Third case of Coronavirus confirmed in Kirklees

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Public Health England has confirmed three cases of Coronavirus in Kirklees.

Kirklees Council has confirmed it is working closely with Public Health England to minimise risk to the public.

Rachel Spencer-Henshall, Director for Public Health in Kirklees, said: “Specialists at PHE are taking swift action to follow up with the contacts of all confirmed cases, ensuring they receive the correct medical advice and guidance.

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“In the meantime, good hygiene is the very best prevention, and there are some simple steps we can all take to protect ourselves, our families and communities.

Kirklees has been hit with the virus sweeping the worldKirklees has been hit with the virus sweeping the world
Kirklees has been hit with the virus sweeping the world | jpimedia

“This includes washing hands regularly for a minimum of 20 seconds, and following NHS advice in relation to coughs and colds – catch the sneeze in a tissue, bin it and kill the germs.”

There are 1,391 confirmed cases in the UK and 35 fatalities.

The Prime Minister Boris Johnson issued a stark warning on the virus calling it the "worst public health crisis for a generation." He added that the Government was also "considering the question of banning major public events."

Key questions around coronavirus

What is coronavirus and should you be concerned?

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A coronavirus is a type of virus. As a group, coronaviruses are common across the world.

Generally, coronavirus can cause more severe symptoms in people with weakened immune systems, older people, and those with long term conditions like diabetes, cancer and chronic lung disease.

What are the signs and symptoms of this new virus?

The symptoms of this new coronavirus (COVID-19) include cough, fever, shortness of breath, or flu-like symptoms. The current evidence is that most cases appear to be mild.

If you have returned from any of the specified countries and areas listed on this page, you should follow the advice that is relevant to you.

What is the current risk level to the UK?

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We have been working in close collaboration with international colleagues and the World Health Organisation to monitor the situation in China and around the world.

Based on the World Health Organization’s declaration that this is a public health emergency of international concern, the UK Chief Medical Officers have raised the risk to the public from low to moderate. This does not mean we think the risk to individuals in the UK has changed at this stage, but that government should plan for all eventualities.

How many cases do we have in the UK?

As of 9am 11 March 2020, a total of 27,476 people have been tested in the UK, of which 27,020 were confirmed negative and 456 confirmed positive. Six patients who tested positive for coronavirus have sadly died.

The patients are receiving specialist NHS care, and we are using tried and tested infection control procedures to prevent further spread of the virus. Experts at PHE continue to work hard tracing patient contacts from the UK cases.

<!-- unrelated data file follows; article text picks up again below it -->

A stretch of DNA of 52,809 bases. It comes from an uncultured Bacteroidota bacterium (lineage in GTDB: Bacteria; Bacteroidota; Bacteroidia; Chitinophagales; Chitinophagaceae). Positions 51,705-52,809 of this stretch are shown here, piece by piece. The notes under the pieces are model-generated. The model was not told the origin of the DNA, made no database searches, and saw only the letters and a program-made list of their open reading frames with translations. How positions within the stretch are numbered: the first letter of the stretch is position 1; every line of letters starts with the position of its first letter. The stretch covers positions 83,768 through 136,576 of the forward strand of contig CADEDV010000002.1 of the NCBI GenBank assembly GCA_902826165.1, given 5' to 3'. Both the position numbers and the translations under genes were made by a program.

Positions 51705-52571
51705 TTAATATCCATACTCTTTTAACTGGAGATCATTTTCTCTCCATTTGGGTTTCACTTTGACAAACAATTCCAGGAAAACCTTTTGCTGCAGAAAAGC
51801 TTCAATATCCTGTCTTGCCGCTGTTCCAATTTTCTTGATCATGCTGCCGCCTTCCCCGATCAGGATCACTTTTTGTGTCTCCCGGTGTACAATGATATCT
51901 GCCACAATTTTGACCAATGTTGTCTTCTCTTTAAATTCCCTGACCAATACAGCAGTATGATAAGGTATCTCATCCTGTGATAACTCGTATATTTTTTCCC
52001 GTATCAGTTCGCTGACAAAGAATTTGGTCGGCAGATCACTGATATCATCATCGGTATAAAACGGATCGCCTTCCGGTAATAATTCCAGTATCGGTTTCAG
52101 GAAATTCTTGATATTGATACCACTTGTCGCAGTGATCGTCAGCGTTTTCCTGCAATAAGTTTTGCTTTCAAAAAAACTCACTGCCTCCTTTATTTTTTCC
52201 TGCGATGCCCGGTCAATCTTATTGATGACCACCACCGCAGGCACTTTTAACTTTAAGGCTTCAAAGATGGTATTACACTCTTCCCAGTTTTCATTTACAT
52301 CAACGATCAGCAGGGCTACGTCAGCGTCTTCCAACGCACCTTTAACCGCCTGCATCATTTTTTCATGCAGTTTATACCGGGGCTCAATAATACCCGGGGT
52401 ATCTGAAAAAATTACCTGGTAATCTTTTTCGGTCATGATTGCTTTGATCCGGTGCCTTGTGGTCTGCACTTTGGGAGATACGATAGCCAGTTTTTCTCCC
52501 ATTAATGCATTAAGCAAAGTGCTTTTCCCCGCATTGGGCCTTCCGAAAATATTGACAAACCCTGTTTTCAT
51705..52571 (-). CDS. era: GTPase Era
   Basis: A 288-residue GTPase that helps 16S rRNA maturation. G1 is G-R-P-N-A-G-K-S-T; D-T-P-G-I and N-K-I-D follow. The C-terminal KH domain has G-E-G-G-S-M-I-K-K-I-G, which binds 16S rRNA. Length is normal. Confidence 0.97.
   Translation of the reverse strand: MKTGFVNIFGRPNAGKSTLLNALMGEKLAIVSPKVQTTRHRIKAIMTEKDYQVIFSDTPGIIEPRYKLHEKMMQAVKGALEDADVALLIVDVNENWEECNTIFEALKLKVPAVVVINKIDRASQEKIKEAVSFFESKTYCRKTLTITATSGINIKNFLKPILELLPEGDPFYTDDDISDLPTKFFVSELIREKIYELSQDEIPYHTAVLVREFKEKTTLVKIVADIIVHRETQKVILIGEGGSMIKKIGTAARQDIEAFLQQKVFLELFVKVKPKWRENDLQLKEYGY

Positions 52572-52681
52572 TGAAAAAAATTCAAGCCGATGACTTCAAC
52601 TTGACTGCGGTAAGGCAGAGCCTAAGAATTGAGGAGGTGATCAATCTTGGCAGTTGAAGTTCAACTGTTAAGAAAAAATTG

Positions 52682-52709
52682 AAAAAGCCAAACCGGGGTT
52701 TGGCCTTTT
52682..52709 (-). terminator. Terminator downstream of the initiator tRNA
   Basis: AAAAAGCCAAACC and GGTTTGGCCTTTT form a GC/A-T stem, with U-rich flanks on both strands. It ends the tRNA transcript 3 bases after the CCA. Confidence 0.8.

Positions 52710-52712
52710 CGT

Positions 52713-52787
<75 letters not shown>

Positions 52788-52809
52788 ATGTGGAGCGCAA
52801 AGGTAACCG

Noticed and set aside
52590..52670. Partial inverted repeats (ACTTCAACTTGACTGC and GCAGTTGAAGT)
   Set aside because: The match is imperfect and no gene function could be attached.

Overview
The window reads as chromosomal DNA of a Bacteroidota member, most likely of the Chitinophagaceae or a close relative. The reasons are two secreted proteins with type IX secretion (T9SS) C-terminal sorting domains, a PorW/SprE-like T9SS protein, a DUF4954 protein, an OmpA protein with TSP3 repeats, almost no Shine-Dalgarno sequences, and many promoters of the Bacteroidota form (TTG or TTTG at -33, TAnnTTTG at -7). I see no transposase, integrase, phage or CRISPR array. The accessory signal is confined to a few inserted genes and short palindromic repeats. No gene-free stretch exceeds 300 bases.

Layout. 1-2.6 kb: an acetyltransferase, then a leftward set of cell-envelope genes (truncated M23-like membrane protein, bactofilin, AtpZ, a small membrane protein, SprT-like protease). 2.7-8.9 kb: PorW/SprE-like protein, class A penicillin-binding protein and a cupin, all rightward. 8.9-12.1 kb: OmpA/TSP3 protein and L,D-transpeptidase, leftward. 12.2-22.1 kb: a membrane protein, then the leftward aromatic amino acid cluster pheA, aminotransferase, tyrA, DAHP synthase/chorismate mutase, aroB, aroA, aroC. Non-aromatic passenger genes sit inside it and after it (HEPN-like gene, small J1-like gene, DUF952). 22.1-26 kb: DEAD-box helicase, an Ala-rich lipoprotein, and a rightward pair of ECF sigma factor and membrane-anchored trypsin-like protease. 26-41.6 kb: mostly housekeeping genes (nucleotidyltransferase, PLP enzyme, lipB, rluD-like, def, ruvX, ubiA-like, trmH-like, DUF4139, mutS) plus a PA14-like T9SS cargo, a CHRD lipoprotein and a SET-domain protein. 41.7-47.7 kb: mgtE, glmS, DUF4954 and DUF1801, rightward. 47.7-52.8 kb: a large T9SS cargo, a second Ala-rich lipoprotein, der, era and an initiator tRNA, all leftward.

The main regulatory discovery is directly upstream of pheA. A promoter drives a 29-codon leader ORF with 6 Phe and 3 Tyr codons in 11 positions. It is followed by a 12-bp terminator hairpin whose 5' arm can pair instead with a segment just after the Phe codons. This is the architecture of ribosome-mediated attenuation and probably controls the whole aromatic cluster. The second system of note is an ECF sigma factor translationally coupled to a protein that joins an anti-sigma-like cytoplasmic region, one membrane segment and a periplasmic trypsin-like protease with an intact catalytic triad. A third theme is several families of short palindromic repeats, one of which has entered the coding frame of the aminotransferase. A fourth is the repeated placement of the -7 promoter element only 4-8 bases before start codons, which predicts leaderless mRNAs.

How does this new coronavirus spread?

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Because it's a new illness, we do not know exactly how it spreads from person to person, but similar viruses spread by cough droplets or sneeze droplets. These droplets fall on people in the vicinity and can be directly inhaled or picked up on the hands and transferred when someone touches their face.

How long any respiratory virus survives will depend on a number of factors; for example:

What surface the virus is on

Whether it is exposed to sunlight

Differences in temperature and humidity

Exposure to cleaning products

Under most circumstances, the amount of infectious virus on any contaminated surfaces is likely to have decreased significantly by 24 hours, and even more so by 48 hours.

What can you do to reduce the risk of catching coronavirus?

There are things you can do to help stop germs like coronavirus spreading:

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Always carry tissues with you and use them to catch your cough or sneeze. Then bin the tissue, and wash your hands, or use a sanitiser gel.

Wash your hands more often than usual, for 20 seconds each time with soap and water or hand sanitiser, especially when you: get home or into work, blow your nose, sneeze or cough, eat or handle food, avoid touching your eyes, nose and mouth with unwashed hands, avoid close contact with people who are unwell.

Is hand sanitiser effective?

The best way to protect yourself from infections like coronavirus is to regularly wash your hands with soap and water. If soap or water aren’t available and your hands are visibly clean, then sanitiser gel can be used. But proper hand washing is the most effective method and this should be your first choice.

Should people avoid shaking hands?

We may get to a point where if we see more widespread infection we ask people to limit the social contact they have with each other.

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This could include limiting everyday interaction, although we’re not there yet. What’s most important at the moment is that people practice good hand and respiratory hygiene and wash their hands frequently and thoroughly.

Should people wear face masks to protect themselves from infection?

Face masks play a very important role in clinical settings, such as hospitals but there’s very little evidence of widespread benefit from their use outside of these clinical settings. Facemasks must be worn correctly, changed frequently, removed properly and disposed of safely in order to be effective.

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